UNOG-DCAF Eighth Seminar
The United Nations Office at Geneva and the Geneva Centre for the Democratic Control of Armed Forces (DCAF) jointly host an annual seminar. This collaboration is an example of how UNOG forms partnerships with external academic and research experts to draw and build on the available expertise.
Eighth Joint UNOG-DCAF Seminar
“Women, peace and security: from resolution to action.
Ten years of Security Council Resolution 1325”
Wednesday, 15 September 2010
We need to strengthen accountability and put an end to impunity for violence committed against women in conflict if we are to achieve a lasting and sustainable peace. This was one of the key messages of a high-level seminar focused on how to enhance the role of women in peace and security worldwide.
Over 150 representatives of Governments, the United Nations family, think tanks and academia took part in the high-level seminar, convened on 15 September 2010 by the United Nations Office at Geneva (UNOG), the Belgian Presidency of the Council of the European Union and the Geneva Centre for the Democratic Control of Armed Forces (DCAF), to examine progress in the implementation of Security Council Resolution 1325 ten year after its adoption.
Opening the seminar, Mr. Sergei A. Ordzhonikidze, Director-General of UNOG, stressed that despite the potential of Resolution 1325 only limited and sporadic progress had been achieved. Commending the efforts of the 22 countries that had so far completed National Action Plans for implementation of the Resolution, the Director-General called on other countries to follow suit to realize the promise of the Resolution. He also reiterated the need to work for women’s empowerment generally through greater progress towards Millennium Development Goal number 3 on gender equality.
In her keynote speech, Ms. Micheline Calmy-Rey, Federal Councillor and Head of the Swiss Federal Department of Foreign Affairs, emphasized that the presence of women in peace negotiations and in high-level political functions continued to be an exception. The Federal Councillor identified the need to reduce the gap between policy and practice nationally and internationally, to mainstream the contents of the Security Council Resolutions at a political level and advance Millennium Development Goal 3 as key challenges. The Federal Councillor said that as long as women were not considered equal partners in the political, economic and social fields, the international community would fall short of making any progress on Resolution 1325.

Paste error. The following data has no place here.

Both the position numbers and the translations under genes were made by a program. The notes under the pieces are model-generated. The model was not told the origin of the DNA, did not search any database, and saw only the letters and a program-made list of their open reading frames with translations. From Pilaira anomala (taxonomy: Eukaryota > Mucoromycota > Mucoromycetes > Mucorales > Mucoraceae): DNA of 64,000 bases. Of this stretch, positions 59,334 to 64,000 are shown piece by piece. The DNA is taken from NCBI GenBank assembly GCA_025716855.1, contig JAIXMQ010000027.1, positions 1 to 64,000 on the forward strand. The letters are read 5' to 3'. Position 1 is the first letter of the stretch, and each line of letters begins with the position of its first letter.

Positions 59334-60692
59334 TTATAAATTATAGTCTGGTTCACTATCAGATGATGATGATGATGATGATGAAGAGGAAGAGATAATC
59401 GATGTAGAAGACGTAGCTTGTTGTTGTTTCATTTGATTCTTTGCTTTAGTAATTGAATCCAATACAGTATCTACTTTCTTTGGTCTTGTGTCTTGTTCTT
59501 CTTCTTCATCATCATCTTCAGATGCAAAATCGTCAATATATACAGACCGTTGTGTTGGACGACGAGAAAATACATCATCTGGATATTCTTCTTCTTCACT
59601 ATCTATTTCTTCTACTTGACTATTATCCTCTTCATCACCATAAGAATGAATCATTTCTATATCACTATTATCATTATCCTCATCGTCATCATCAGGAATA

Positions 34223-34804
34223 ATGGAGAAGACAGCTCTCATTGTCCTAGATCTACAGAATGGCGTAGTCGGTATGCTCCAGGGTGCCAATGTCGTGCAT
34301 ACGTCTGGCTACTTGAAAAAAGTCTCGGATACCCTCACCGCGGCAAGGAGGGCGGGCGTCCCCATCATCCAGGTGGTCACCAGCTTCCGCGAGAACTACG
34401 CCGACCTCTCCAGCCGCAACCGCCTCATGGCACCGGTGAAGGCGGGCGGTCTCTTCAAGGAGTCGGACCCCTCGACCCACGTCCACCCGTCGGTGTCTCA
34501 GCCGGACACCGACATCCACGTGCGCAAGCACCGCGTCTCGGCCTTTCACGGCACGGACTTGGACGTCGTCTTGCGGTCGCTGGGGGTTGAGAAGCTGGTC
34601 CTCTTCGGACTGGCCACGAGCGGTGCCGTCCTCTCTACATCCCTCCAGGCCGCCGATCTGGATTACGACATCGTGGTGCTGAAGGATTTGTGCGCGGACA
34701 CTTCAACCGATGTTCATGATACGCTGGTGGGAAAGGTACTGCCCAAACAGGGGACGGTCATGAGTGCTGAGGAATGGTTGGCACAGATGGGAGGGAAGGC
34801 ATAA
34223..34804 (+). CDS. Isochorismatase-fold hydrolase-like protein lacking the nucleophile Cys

During the discussions, the continued impunity for perpetrators of violence against women was stressed as a key obstacle in eliminating insecurity for women. Sound justice, accountability and reporting mechanisms had to be put into place to deter future acts of violence. Participants noted that progress in other areas such as access to education and maternal health had to be addressed concurrently. Panellists also underscored the importance of indicators to track progress in the implementation of Resolution 1325. The allocation of adequate resources to address the role of women in peace and security was seen as a crucial determinant of success. The need for societal change, with a change in mindsets, was considered critical in ensuring long-term change.
In her closing keynote address, Ms. Navanethem Pillay, United Nations High Commissioner for Human Rights, noted that women’s contributions in reconstruction and in the embedding of women’s rights in law and practice were indispensible preconditions for peace. She highlighted the need to develop a better system for data collection to identify women’s specific requirements in transition periods. Noting that most transitional justice scenarios were defined by gender inequality and systematic discrimination against women, the High Commissioner stressed the importance of including a gender perspective at the very beginning of a reconciliation process.
The high-level seminar was the eighth in the series of joint annual events hosted by the United Nations Office at Geneva (UNOG) and the Geneva Centre for the Democratic Control of Armed Forces (DCAF) on different aspects of security sector governance.